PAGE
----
One officer replied “I’d be happy to support another visit by you or others working with you on the film,” adding “I love opportunities to show off our Langley home.”
In May Affleck inquired about getting permission to film at Langley, and the following month he and several of the production crew took another trip to CIA headquarters.
After the tour, Affleck fired off another email to the CIA, again asking about getting filming permission. One public affairs officer wrote back to assure Affleck “We’re trying,” while another replied “We’re excited about the filming, and want to make this work.” Referring to Affleck’s latest visit the email continued, “And, you definitely gave our new hires something to call home about!”
‘We will do the Agency proud, I promise you’
On Argo, Affleck, production designer Sharon Seymour and executive producer Chris Brigham kept following up, trying to get permission to film inside the Langley campus and the Old Headquarters Building. It was only after several script reviews that permission was granted, leading the Deputy Director for Public Affairs to write an email effusively thanking the bosses for their decision.
He described Argo as “A good news CIA story, with real life CIA good guys.” The official then wrote to Affleck to tell him the “good news” and Affleck shot back “This is great!!! Thank you so much!! I am thrilled. Please let me know whatever I can do. This is a thrill. We will do the agency proud I promise you.”
In September location manager Peggy Pridemore – who was simultaneously working with the Agency on filming near the Langley campus for Covert Affairs – was allowed into the CIA Director’s office during another visit, while actor Bryan Cranston was given a tour of the facility in October, and met with CIA officers to learn about, “how their lives work, keeping secrets, effects on their home life.”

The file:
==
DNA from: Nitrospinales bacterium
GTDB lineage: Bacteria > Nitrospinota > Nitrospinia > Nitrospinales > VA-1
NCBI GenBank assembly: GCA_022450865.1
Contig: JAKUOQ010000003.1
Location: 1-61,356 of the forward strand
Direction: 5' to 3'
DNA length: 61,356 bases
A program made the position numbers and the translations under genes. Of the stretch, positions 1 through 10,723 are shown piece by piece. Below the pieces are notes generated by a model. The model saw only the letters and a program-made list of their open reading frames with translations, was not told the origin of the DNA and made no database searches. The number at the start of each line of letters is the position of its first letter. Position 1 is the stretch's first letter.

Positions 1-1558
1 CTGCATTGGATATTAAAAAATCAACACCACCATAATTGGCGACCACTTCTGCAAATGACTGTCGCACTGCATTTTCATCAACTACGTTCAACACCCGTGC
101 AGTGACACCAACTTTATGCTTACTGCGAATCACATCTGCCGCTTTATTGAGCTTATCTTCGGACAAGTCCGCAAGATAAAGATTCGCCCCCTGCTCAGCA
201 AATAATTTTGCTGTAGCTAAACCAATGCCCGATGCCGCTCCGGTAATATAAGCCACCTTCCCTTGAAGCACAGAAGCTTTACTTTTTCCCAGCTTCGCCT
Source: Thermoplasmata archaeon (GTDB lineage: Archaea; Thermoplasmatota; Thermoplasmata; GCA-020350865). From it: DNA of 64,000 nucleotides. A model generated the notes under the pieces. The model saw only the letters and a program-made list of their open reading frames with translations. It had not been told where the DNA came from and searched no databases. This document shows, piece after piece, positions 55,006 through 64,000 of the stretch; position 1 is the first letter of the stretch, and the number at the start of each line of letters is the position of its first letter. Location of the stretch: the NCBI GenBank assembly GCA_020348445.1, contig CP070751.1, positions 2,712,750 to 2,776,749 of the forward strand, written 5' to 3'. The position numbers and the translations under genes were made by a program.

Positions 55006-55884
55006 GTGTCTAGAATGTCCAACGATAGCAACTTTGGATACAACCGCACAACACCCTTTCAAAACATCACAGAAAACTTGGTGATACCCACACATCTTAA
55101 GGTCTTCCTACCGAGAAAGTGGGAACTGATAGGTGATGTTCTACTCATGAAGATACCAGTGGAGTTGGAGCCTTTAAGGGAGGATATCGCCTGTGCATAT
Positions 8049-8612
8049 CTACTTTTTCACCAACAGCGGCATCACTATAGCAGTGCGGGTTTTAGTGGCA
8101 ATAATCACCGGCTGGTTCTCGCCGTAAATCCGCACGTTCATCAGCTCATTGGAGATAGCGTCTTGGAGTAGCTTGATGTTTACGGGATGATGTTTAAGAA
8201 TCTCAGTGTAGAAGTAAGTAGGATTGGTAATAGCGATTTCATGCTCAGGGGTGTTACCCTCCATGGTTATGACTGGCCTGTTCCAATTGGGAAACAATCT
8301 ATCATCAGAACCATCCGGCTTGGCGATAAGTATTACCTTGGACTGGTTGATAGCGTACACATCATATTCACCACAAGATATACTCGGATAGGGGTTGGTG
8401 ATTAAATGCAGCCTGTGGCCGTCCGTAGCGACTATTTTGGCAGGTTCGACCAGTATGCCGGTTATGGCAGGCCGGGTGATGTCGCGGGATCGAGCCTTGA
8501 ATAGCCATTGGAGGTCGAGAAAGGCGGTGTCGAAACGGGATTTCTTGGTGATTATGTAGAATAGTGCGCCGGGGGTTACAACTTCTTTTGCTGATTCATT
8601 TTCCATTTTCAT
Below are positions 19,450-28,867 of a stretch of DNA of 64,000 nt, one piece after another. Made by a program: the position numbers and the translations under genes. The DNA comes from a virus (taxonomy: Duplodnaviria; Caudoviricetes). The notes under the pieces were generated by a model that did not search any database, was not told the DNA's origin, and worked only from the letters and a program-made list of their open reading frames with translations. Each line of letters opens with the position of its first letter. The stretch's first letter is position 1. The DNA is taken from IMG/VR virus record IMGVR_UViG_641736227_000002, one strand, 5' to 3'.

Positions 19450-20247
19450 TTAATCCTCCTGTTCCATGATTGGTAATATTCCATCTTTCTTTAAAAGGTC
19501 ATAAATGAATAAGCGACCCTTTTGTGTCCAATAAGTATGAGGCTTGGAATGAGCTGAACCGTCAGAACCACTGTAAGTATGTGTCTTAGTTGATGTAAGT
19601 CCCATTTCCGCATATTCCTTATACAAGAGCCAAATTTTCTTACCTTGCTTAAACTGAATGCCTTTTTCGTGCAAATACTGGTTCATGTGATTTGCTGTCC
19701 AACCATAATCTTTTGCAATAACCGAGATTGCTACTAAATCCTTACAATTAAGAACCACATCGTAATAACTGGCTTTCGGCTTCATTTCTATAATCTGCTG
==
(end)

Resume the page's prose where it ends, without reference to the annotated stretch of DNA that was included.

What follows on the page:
In a Q&A session included as a bonus with Argo’s DVD release, Cranston opined “The most interesting thing about Langley was the food court. There’s a Subway, there’s the Burger King. And you start thinking about it and you realize, they can’t send out for pizza, Dominos doesn’t make that drive.”
Cranston recalled that the shoot itself was a day of “Top security, and I do mean top.” He recounted a moment when two SPS officers from the CIA’s internal police came round a corner while they were shooting inside Langley, and he asked them if everything was OK and one told him “There’s a Samsung phone on in one of these two gentlemen’s pockets.”
Cranston was shocked by “The fact that he knew the brand, and exactly where it was, through the electronics.” Screenwriter Chris Terrio echoed this, describing how “I remember as the shoot was wrapping there were people who were scanning and debugging that hallway we were in.”
Months later, as the film was being finalised producer Chay Carter wrote to the CIA to get permission to thank the Agency in the credits, and one officer responded saying they would check with their superiors, effusing:
“The trailer has been making the rounds here, and everyone – from the boss on down – loves it. We are really excited.” Weeks later, a special screening was held for a group of CIA officers, including Director David Petraeus, ahead of the film’s general release.
A third of Argo viewers felt better about the CIA
This unusually close relationship resulted in a runaway critical and commercial success, as well as a PR boon for the CIA, who were so appreciative of what Affleck had done for them that they used their Twitter account to thank him, and to say “Letting Ben Affleck film here? Best bad idea we’ve had.”
But it isn’t just the CIA’s opinion that the movie had a major positive influence on their public image.
A 2014 study by Michelle Pautz found that opinions of government agencies, levels of trust in the government and faith in the general direction of the country all improved after watching Argo, and the similarly CIA-supported film Zero Dark Thirty.
In particular, 34% of people who saw Argo ‘recorded an improvement in their assessment of the CIA’, underlining how effectively this collaboration boosted public opinion of the Agency.
Agent Affleck’s promise to “do the agency proud” paid off.
Read unclassified production documents below:
By Tom Secker, a British-based investigative journalist, author and podcaster. You can follow his work via his Spy Culture site and his podcast ClandesTime. This article was originally published on RT.